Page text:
Burning for his art
As this story goes to press, tens of thousands of desert-loving partiers are reveling in the heat and art at Burning Man in Nevada’s Black Rock Desert. Erin Banwell, an accomplished Chico artist, has been creating and bringing his elaborate, often pyrotechnic, pieces there for over a decade. Banwell is co-founder of Chico’s Idea Fab Labs (IFL), a cutting-edge artist community, school and laboratory. Ten of its members used IFL to create Burning Man artworks this year. See Banwell’s IFL studio at 603 Orange St., or online at www.IdeaFabLabs.com.
How many years have you been to Burning Man?
For the last 16 years straight, since 1998. I can’t go this year because my wife, Kristina, and I have a new baby boy, but I’m helping build Burning Man art pieces for three groups who are going.
What did you work on for Burning Man this year?
The most elaborate is a 24-foot-wide, 8-foot-tall electric sign with 1,500 LED pixels. It plays videos and colored patterns called “algorithmic rainbow orgasms.” Another is a caravan of six four-wheeled carts shaped like giant teapots called the “Lost Tea Party,” featured in the Huffington Post. The largest cart is 25 feet tall, and each has a big, cut-out wooden entrance on one side, and a 3-foot-diameter lattice window on the other.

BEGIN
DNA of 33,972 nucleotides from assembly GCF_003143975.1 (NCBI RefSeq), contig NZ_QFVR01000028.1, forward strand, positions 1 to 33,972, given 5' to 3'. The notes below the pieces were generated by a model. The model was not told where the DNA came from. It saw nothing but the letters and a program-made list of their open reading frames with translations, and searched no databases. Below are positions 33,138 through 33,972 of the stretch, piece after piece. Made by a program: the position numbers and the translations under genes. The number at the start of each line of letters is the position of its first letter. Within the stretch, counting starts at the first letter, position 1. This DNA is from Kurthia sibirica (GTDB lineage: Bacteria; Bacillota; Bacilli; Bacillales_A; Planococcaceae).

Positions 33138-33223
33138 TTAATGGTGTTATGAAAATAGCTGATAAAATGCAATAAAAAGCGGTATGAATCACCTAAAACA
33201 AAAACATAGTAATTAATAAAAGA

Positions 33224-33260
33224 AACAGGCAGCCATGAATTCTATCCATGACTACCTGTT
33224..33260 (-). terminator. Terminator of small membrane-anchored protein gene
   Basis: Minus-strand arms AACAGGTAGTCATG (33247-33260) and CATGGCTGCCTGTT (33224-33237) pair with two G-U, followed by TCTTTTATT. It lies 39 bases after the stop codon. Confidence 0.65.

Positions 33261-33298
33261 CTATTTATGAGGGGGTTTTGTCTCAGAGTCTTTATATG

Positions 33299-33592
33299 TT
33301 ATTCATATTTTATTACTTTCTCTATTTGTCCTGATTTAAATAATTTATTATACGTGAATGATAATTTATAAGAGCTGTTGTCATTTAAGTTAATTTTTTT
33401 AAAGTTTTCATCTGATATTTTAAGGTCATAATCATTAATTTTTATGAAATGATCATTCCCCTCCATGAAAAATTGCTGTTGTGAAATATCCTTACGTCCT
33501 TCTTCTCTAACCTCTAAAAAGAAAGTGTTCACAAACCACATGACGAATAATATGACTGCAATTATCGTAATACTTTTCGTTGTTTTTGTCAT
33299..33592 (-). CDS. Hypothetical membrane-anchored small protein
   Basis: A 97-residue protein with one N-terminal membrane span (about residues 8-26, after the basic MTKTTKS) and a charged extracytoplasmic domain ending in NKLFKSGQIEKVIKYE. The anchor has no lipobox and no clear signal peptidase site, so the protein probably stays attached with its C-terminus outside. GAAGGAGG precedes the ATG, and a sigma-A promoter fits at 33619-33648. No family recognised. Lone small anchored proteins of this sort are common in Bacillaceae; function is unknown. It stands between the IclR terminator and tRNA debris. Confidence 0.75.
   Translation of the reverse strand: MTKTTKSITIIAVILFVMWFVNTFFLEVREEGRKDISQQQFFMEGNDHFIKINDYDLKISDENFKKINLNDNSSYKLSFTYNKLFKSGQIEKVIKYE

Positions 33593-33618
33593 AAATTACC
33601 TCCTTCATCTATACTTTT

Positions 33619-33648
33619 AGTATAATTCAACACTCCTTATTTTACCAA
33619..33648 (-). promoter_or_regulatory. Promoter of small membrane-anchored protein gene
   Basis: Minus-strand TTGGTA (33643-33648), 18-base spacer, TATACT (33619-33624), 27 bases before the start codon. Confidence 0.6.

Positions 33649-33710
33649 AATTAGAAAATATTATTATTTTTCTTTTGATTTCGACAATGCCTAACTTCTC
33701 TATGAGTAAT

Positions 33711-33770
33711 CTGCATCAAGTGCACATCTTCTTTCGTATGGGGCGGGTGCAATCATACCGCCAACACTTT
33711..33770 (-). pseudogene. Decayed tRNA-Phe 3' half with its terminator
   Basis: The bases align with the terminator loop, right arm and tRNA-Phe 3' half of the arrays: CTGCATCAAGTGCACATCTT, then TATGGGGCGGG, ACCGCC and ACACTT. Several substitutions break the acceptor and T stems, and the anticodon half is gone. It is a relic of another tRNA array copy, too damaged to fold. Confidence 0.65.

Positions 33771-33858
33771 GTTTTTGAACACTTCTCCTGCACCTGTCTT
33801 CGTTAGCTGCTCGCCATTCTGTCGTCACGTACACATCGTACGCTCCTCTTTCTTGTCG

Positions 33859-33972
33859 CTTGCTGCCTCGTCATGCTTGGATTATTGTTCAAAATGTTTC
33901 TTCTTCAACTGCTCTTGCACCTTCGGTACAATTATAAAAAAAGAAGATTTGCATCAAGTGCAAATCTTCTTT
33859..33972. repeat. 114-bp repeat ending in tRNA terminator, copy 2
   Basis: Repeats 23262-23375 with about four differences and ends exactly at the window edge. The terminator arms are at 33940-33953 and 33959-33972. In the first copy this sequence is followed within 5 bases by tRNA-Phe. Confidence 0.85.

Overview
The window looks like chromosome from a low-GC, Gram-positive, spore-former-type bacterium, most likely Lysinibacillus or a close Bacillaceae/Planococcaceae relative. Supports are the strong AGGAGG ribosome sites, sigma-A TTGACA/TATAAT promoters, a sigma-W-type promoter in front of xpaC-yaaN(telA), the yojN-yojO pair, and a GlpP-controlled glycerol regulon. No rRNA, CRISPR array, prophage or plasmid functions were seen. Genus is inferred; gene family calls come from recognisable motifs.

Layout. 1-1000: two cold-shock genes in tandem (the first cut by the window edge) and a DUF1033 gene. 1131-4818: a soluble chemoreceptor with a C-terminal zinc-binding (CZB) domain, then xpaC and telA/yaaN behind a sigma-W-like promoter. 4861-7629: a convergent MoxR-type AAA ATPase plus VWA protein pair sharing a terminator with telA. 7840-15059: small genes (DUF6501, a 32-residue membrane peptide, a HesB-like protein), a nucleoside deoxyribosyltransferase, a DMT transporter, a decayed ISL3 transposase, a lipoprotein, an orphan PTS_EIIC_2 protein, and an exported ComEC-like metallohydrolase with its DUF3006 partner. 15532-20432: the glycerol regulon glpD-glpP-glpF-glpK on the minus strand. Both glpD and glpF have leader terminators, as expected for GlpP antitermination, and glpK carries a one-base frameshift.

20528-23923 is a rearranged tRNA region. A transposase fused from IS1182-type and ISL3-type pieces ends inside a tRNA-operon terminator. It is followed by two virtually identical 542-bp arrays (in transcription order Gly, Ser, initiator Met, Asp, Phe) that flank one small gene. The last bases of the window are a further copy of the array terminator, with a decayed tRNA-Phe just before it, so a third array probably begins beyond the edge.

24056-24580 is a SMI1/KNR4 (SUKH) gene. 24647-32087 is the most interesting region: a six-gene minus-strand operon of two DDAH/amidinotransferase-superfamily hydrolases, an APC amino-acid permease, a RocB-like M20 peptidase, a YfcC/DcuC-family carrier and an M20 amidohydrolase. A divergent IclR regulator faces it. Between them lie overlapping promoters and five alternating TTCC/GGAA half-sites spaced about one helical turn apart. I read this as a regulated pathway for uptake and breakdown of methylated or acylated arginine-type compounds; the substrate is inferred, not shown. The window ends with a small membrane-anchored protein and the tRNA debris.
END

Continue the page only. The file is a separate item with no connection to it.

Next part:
I hear your most elaborate Burning Man piece was a giant, fire-spewing globe?
Yes, that was a 38-foot-tall, flaming, geodesic sphere called the “Pyrosphere” that I displayed there in 2010, 2011 and 2013. It had 91 flame spouts, the most of any Burning Man art piece at that time. It was also the most technologically advanced fire piece there, with animations and flame-shooting speeds controlled by selected audience members using an iPad. Before the festival, we allowed 470 ticket-holders to program the animations for it.
How is Idea Fab Labs doing?
Great. It’s a 6,900-square-foot space for the art community to connect. I helped found it with four others in May of 2013. Jordan Layman and I run it daily. We teach members to make art using our wood shop, jewelry zone and high-tech tools like our 3-D printer, laser cutter and a computer-controlled router.
What got you into all of this art?
My dad was an artist and I studied sculpture at Cabrillo College. But I really got inspired by the art of Burning Man. It had the most cutting-edge art scene in the world, where you could create large-scale, interactive pieces not possible at any other venue.
What do you have planned for the future?
We’re teaming up with MONCA [the Museum of Northern California Art] for an opening of three artists, yet to be named, at IFL Oct. 18, which will run for a month. I’m also going back to Burning Man next year. My wife insists on it, and she’s been going with me since 2008.